Men typically have a higher basal metabolic rates than women due to naturally having a higher level of muscle mass. BMR will also decline as you age, partly due to a decline in muscle mass, but a significant decline doesn’t occur as early as you may expect. According to Harvard Health, total and basal energy expenditure remain stable for most of adulthood and only begin to decline around age 60! 

What you eat

It takes energy to digest meals and snacks, but the macronutrient makeup of your meals can affect your BMR.  Eating plenty of protein is not only important for the repair and building of muscle tissue - it can also raise your BMR by 20-30%, in comparison to carbohydrates which only raise it by 5-10%. Spicy foods can also cause increased energy expenditure, while nutritional deficiencies can slow down your metabolism. 

If you’re wondering about how when you eat might affect your metabolism, recent research suggests it’s not worth worrying about. When it comes to gaining or losing weight, what has the most significant effect is the number and size of your meals.

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Does exercise increase metabolism? 

While exercise obviously impacts your total daily energy expenditure, what we’re talking about here is whether exercise has an effect on your resting metabolic rate. 

Research from 2018 showed that BMR increased 22 hours following both moderate and high-intensity exercise, which may be caused by factors such as exercise-induced muscle damage and repair. 

Resistance or strength training may also have an effect. One 2000 study published by Colorado State University found that resting metabolic rate for women aged 22-35 increased after intense resistance training, and remained elevated for 16 hours after exercising. 

Another randomised controlled trial from 2014 had a group of healthy adults complete 96 resistance training workouts over nine months and their results indicated a significant increase in BMR. Does that mean everyone will experience a significantly increased BMR from strength training? Not necessarily, as the researchers also highlighted the wide variability between individuals.

Should you eat differently on rest days?

If strength training and high-intensity workouts can increase your metabolism, the question naturally follows about whether your nutrition should change on days you’re not training. If you have a regular workout schedule, your nutrition should remain largely the same as your body is still working hard beneath the surface to recover and grow stronger. Even if you are aiming to lose weight, any reduction in food consumption on rest days should be small, otherwise, you’re putting your recovery, muscle growth and energy levels at risk.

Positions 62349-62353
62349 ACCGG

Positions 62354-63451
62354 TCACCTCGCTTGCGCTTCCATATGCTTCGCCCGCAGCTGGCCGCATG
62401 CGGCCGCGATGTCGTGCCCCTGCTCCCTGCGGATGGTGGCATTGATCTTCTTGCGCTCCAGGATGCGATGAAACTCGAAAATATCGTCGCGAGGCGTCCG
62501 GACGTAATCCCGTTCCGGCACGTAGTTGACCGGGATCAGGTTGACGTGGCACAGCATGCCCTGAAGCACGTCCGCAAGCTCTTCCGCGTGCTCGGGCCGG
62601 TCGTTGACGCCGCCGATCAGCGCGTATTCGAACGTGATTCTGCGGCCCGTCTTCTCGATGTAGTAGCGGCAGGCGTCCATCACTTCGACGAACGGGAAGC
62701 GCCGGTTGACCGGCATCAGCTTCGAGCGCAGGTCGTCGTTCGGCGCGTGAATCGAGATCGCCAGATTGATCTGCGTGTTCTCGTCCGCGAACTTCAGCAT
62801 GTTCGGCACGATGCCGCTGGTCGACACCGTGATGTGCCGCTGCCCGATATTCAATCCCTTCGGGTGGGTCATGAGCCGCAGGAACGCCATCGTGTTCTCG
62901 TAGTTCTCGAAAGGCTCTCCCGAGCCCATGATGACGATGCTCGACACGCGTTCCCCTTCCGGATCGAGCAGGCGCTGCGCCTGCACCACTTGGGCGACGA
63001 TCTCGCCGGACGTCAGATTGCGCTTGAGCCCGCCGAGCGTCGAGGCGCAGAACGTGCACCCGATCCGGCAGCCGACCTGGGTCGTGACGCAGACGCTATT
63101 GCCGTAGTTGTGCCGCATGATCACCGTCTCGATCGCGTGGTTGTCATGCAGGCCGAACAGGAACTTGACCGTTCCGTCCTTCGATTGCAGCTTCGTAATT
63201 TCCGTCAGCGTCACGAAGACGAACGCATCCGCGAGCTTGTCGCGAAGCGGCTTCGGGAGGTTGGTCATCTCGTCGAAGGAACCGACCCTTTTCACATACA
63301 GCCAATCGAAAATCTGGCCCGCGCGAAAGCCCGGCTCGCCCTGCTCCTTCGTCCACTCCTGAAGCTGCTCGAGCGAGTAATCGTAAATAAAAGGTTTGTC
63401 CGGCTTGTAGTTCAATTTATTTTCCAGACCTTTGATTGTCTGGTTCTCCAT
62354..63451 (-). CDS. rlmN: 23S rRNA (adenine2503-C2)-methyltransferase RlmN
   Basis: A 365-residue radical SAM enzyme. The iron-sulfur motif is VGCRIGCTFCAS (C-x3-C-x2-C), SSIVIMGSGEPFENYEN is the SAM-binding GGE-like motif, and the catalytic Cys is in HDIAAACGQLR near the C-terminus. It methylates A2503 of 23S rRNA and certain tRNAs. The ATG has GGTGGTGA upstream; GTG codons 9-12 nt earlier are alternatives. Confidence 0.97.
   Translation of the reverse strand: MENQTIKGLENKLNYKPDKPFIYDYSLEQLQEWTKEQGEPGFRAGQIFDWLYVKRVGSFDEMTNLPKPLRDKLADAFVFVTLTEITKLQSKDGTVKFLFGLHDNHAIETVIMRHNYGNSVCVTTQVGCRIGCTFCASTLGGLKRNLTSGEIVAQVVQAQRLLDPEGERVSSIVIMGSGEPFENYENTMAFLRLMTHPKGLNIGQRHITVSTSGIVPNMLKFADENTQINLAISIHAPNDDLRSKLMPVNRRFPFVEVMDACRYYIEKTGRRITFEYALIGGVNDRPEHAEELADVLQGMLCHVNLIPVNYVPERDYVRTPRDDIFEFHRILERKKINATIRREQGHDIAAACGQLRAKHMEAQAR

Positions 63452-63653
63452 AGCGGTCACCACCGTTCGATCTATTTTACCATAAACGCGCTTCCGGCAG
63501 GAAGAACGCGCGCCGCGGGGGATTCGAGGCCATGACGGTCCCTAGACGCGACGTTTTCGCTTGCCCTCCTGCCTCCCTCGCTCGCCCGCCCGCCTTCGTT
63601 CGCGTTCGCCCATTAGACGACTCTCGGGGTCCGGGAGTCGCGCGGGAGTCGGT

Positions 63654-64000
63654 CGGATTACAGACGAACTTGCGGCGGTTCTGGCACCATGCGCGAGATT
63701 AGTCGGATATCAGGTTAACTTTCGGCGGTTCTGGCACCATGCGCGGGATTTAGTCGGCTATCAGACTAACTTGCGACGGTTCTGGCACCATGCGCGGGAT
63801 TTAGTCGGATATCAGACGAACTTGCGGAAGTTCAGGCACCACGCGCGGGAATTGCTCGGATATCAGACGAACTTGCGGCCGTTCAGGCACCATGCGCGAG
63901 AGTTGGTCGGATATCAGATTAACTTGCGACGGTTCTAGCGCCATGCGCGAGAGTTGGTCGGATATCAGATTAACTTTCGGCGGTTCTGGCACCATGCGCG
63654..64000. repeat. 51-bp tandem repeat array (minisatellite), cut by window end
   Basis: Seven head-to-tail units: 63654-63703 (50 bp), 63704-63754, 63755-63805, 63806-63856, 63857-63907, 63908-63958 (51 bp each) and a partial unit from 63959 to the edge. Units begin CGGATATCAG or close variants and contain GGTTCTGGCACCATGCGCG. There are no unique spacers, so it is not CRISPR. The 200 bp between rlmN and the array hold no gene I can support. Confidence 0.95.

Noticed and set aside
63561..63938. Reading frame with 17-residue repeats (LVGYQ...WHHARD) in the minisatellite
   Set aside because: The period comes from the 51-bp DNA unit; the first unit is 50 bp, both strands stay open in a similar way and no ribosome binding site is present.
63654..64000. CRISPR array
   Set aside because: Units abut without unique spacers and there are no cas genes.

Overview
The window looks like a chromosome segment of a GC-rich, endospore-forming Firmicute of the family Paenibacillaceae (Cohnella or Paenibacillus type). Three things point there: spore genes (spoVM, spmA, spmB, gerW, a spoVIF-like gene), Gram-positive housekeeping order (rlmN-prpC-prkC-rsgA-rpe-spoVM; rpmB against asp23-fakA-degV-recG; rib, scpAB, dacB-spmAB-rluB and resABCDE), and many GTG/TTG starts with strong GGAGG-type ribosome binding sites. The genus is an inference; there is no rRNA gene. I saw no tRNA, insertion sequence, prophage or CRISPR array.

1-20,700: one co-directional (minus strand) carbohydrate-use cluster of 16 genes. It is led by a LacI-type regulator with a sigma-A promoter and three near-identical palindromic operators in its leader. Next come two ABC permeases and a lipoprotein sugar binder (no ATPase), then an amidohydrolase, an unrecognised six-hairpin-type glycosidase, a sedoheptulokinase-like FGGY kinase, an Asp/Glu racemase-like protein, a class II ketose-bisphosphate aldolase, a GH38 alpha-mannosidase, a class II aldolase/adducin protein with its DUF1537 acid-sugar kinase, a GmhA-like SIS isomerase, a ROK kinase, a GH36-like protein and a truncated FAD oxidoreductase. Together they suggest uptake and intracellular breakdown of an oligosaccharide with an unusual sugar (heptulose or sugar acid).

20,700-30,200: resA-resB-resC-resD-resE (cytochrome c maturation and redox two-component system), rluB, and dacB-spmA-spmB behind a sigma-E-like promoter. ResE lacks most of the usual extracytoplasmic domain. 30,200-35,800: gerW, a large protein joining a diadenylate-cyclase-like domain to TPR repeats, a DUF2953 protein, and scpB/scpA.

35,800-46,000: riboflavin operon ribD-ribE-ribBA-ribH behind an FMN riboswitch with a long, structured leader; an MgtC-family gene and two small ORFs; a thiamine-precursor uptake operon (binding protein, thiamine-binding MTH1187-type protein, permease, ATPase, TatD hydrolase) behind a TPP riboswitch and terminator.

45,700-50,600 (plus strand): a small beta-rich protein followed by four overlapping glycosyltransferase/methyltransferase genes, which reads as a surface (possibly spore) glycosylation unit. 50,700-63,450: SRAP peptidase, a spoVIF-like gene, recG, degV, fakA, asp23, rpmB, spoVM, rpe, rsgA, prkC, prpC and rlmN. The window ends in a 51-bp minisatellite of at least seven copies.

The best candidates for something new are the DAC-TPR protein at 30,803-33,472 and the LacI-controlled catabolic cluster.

BMR and weight loss (or gain!)

According to Mayo Clinic, rarely does the metabolism slow enough to cause a lot of weight gain, and a 2016 study published in the American Journal Of Clinical Nutrition also found BMR alone was not a predictive indicator of weight gain. 

The researchers found that adults with a low BMR did not gain more weight than adults with a high BMR, and concluded that habitual differences in food intake and activity levels of individuals counterbalance variations in BMR. 

On the other hand, if it’s a goal of yours to lose weight (and it certainly isn’t for everyone), understanding your BMR can help you plan a balanced diet and exercise routine to help you lose weight at a gradual and sustainable pace.

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Knowing your basal metabolic rate can help you understand your body

Besides helping you work out your daily nutrition requirements and how to adequately fuel your body, understanding BMR can also help you understand the reasons behind changes in energy or appetite, both for yourself and your loved ones! 

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A more empowered you starts with Sweat, and our editorial team is here to bring you the latest fitness tips, trainer recommendations, wellbeing news, nutritional advice, nourishing recipes and free workouts.

* Disclaimer: This blog post is not intended to replace the advice of a medical professional. The above information should not be used to diagnose, treat, or prevent any disease or medical condition. Please consult your doctor before making any changes to your diet, sleep methods, daily activity, or fitness routine. Sweat assumes no responsibility for any personal injury or damage sustained by any recommendations, opinions, or advice given in this article.